As IS advanced, the Peshmergas fled, leaving the Yazidi communities unarmed and undefended. The mass murder of Yazidi men and boys and the enslavement of Yazidi women had been the direct results, wrote Rubin.

The Obama administration, which is closely watching the Mosul operation, has seemingly been worried about the Kurdish intrigues over the offensive that the administration had hoped would culminate in taking the city back from IS before the end of Obama’s term in office.

During a surprise trip to Iraq last month US Vice-President Joe Biden travelled to Erbil, the Kurdistan Region’s capital, reportedly to express Washington’s concerns to Barzani.

Biden underscored US continued support “for a unified, federal and democratic Iraq” and encouraged close cooperation with the government of Iraq, according to his office.

While Kurdistan’s intrigues are hampering Baghdad’s war against IS, they are also diverting Washington’s attention from the war to Iraq’s political divisions as obstacles hampering the city’s fall before Obama leaves office in January.

Behind the KRG attempts to paint the Mosul offensive as a failure even before it takes off is its strategy to continue manipulating the war against IS, which has created new opportunities for the Iraqi Kurds to pursue their independence.

Immediately after the IS advances, the Peshmergas overran Iraqi army positions and captured large areas of the country, including the oil-rich province of Kirkuk, and declared them to be part of their self-ruled region.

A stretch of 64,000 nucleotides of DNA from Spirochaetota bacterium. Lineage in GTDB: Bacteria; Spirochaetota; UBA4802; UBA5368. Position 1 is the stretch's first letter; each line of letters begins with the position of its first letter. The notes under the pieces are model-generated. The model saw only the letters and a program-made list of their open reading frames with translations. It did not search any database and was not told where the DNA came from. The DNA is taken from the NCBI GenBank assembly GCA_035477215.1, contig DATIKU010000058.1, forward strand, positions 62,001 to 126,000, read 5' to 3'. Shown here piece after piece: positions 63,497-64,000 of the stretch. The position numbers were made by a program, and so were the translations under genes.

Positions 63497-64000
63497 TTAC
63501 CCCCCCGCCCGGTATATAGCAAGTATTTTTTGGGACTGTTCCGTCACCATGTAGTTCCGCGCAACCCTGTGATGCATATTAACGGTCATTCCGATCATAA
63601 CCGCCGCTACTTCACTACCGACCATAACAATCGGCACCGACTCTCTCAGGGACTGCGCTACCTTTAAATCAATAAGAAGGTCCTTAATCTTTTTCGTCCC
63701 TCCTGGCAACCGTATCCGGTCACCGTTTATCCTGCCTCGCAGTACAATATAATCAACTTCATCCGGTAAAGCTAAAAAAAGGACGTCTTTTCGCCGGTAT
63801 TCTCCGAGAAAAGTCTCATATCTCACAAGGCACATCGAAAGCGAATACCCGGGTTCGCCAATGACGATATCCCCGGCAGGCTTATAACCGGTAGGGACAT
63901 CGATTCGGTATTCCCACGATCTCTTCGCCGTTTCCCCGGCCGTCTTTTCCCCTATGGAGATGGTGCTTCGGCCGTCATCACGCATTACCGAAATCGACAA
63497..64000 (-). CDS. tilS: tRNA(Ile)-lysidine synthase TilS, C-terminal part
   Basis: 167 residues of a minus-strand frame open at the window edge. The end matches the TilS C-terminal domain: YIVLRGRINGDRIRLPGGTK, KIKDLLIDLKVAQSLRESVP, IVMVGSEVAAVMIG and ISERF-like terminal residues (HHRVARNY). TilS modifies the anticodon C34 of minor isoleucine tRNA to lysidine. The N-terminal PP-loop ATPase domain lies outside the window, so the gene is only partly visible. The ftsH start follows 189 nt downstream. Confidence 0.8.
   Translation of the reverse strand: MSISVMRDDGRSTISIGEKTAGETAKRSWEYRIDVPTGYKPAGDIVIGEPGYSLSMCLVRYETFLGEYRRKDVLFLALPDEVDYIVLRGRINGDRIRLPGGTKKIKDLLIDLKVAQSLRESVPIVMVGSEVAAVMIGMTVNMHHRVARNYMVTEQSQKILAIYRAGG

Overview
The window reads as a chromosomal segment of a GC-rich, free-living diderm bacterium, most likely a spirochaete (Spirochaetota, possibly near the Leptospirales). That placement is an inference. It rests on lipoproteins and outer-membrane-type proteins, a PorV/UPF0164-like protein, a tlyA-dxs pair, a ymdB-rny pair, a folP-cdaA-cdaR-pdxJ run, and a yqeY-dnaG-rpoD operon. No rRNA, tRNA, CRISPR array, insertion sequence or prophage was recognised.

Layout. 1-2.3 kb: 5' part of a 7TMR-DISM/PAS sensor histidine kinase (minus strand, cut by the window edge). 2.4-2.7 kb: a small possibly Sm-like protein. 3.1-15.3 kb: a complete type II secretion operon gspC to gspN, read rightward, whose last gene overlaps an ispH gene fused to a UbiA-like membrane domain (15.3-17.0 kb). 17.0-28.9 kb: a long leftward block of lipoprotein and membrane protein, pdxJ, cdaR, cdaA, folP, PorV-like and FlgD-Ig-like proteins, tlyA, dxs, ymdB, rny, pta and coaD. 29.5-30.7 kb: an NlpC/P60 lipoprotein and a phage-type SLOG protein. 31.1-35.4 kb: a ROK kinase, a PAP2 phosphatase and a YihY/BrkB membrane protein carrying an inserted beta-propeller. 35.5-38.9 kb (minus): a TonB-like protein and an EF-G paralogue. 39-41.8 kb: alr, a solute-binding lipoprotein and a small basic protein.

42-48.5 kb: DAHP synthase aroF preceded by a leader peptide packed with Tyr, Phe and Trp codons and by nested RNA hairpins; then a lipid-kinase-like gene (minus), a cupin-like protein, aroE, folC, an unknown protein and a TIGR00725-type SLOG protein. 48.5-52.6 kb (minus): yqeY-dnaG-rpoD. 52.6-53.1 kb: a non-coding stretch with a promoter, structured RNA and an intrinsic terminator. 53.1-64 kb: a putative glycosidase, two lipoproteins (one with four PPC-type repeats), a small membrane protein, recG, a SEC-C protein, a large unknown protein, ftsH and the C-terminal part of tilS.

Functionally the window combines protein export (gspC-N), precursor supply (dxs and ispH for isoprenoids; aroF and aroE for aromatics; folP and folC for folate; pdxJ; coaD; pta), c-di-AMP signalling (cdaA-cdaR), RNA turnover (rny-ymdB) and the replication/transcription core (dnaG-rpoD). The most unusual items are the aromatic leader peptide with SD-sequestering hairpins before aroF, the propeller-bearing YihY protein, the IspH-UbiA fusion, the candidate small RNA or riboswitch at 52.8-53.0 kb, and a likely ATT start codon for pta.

In January, the Peshmergas forces started digging what officials say are security trenches in areas bordering territory controlled by IS. The trenches will stretch 1,200 km from northern areas of Mosul to Khanaqin in the Diyala province on the border with Iran. 

The Iraqi government has expressed concerns that the Kurds may be attempting to set up a de facto Kurdish border as part of a process towards the region’s independence from Iraq.

Barzani has said he wants a referendum on secession to take place before the US presidential elections in November.

Now the KRG is utilising Iraq’s governmental crisis to sever its ties with Baghdad.

Last week, Kurdish MPs who had returned to the Kurdistan Region following the breach of the parliament building in Baghdad by protesters said they had no plans to return to the Iraqi capital.

Kurdish ministers followed suit in what seems to have been the first steps of a divorce from Baghdad.

“A separation is the only option remaining,” wrote Masrour Barzani, the eldest son of the KRG’s president and head of the region’s security apparatus in the Washington Post on 5 May. 

“We want to move ahead with a vote on independence, but we must first work with Baghdad to pave the way for an amicable split that secures our mutual interests. That process has begun,” he stated.